readily available) and usually there is general agreement on the need to
improve the si uation.

The key limiting factor to improvements in these areas appears to be the
poor understanding of what the information needs of the different groups
(both internal and external) are and what the mechanisms to mret them
should be. The examination of the type of information required,
including quantity and quality, of the ways in which differeni: grouos
receive and use such information, and the alternatives open in terms of
the organization of the generation, processing and dissemination of
information, are areas where important contributions can be made.

The high priority which information management is given both in ISNAR's
work and in the NARS which it serves, requires that further empirical
data be collected from the field and be analyzed in order that the
know-how developed in more sophisticated environments be applied
rationally and effectively.

Monitoring and Evaluation of Research Activities

Monitoring and evaluation of agricultural research constitute two
processes of a different nature, although they are often considered as
one common functional area. Evaluation is essentially a discrete process
that may be conducted at different stages, ex ante as part of the
planning and program development effort, at one or more points during
implementation, and certainly after the research has been completed. It

includes scientific aspects (the evaluation of the scientific components
of the effort) and more general matters when referring to the impact of
the application of the knowledge generated (levels of adoption,
distribution, production, etc.). Evaluation is basic as feed-back
mechanisms for the planning process but also produces information for
other management areas.

Monitoring on the other hand is a continuous process contributing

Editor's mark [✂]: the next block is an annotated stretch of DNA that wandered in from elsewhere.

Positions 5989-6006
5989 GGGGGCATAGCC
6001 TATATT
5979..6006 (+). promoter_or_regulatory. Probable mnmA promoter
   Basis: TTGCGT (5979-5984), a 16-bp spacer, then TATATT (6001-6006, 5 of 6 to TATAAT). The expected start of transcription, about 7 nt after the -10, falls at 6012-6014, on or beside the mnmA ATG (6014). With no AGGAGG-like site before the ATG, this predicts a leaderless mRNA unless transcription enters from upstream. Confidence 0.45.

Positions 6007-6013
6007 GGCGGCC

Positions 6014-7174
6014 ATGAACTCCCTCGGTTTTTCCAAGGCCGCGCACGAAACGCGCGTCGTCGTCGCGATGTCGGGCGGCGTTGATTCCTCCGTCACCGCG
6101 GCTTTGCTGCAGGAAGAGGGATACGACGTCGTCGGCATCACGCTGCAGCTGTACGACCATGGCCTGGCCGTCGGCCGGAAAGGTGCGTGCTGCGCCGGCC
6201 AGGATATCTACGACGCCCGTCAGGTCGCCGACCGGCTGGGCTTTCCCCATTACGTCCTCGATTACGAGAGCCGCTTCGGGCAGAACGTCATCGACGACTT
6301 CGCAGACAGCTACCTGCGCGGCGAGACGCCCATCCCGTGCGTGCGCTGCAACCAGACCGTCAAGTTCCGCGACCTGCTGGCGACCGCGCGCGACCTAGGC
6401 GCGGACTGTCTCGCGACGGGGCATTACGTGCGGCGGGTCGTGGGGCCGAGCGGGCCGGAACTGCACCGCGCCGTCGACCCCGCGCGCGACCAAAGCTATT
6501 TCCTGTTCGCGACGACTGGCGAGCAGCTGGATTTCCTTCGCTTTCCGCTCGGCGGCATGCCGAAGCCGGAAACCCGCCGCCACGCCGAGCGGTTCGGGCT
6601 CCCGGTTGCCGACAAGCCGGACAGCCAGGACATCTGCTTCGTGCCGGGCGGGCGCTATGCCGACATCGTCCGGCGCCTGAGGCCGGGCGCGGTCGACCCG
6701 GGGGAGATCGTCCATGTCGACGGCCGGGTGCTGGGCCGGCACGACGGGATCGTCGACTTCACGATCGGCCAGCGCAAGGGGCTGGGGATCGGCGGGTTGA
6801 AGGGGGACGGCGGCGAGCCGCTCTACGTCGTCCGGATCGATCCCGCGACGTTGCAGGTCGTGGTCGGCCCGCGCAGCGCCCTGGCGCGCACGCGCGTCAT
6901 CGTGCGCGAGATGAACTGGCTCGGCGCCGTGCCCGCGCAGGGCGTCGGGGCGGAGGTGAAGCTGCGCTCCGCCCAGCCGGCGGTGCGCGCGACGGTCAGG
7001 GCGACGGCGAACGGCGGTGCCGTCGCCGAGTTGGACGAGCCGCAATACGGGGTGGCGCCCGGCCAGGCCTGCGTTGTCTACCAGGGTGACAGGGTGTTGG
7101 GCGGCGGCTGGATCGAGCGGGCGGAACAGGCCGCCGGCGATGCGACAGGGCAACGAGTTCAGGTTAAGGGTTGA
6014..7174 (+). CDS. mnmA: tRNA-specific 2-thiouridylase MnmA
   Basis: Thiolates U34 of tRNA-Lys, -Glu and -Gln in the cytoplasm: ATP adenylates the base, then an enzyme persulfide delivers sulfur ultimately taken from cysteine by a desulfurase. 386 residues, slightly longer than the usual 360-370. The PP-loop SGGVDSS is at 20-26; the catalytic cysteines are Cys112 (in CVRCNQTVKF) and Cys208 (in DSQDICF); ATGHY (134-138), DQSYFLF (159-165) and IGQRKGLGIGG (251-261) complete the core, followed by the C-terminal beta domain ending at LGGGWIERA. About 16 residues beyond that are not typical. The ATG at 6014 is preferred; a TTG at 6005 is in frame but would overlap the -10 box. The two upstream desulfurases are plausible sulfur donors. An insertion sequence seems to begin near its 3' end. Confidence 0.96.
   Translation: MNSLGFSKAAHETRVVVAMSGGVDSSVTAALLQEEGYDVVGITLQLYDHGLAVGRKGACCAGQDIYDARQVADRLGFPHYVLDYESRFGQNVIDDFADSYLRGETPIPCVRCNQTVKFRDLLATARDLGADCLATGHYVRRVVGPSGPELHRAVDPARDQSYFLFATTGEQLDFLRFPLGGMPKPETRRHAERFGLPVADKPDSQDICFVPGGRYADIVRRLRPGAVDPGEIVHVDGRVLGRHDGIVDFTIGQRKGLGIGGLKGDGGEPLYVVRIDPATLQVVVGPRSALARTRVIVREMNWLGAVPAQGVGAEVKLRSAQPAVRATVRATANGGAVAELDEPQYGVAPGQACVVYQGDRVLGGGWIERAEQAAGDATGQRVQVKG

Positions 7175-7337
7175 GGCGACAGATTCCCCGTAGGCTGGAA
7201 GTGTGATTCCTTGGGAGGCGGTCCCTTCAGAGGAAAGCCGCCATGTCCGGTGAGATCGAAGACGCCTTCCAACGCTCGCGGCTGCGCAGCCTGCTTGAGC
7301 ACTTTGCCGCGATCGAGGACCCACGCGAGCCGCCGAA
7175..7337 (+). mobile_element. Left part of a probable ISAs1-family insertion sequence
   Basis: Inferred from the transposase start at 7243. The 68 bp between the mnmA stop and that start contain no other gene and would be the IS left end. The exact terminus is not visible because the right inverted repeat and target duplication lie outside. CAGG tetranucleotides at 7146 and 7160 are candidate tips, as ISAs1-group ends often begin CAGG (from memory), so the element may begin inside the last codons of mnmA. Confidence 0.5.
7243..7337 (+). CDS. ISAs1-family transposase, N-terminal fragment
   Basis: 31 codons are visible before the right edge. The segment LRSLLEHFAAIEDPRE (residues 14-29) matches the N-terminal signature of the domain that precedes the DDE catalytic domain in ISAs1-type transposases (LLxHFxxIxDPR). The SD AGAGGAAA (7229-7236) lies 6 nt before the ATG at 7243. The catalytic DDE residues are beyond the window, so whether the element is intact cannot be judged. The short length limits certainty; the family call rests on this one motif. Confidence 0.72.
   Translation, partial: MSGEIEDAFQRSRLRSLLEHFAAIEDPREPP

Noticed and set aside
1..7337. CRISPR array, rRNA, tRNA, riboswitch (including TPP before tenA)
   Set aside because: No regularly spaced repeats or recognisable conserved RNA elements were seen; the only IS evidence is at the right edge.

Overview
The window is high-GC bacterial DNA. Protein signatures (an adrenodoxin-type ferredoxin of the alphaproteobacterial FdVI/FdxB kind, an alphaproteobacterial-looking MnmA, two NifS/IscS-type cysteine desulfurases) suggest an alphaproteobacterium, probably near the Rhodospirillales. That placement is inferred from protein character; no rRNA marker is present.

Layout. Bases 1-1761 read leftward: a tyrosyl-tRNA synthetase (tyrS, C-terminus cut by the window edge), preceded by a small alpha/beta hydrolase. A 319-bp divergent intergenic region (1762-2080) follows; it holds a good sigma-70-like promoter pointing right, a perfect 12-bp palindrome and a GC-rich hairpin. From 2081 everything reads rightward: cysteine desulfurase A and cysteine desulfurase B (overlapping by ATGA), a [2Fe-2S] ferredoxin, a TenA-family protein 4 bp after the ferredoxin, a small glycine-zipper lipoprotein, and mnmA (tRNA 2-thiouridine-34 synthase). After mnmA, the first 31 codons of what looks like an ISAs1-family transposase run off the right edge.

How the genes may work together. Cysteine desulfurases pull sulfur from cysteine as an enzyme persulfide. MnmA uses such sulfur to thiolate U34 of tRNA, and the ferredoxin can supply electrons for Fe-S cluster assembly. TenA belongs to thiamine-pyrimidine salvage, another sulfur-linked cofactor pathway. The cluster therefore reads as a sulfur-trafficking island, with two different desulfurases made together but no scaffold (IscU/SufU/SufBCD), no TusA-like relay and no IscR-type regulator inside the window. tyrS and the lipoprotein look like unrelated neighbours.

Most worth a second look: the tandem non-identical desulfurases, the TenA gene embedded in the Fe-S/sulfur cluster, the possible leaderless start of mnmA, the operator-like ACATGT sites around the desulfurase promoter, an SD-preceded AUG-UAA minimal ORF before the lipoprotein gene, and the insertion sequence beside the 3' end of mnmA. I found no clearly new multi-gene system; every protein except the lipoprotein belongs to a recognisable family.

essentially to the management function. It starts only after
implementation has begun and although it may also be concerned with
scientific aspects, its principal focus is the assessment of progress in
relation to established targets, supervision of budget execution,
reporting, personnel management, etc.

The importance of both functions for successful research management is
clear. However, in most MARS, neither is developed to an appropriate
level. The reason may be that the available methodologies are too
complex or have resource requirements that cannot be met in the
conditions of the research systems of the less developed countries. This
is because in many (or most) cases, they have been developed either for
other institutional contexts (business, services, etc.) or for more
developed systems In this context, the investigation of the state of the
art in the field and the analysis of the available experiences of NARS in
implementing, monitoring and evaluation systems as an initial step for
the development of instruments and methodologies suited to their
conditions, appears to be a high priority area.

Special Topics

In addition to the topics included in the areas listed above, there are a
number of topics that are very difficult to place in any particular area
but which, nevertheless, deserve consideration. However, in these, the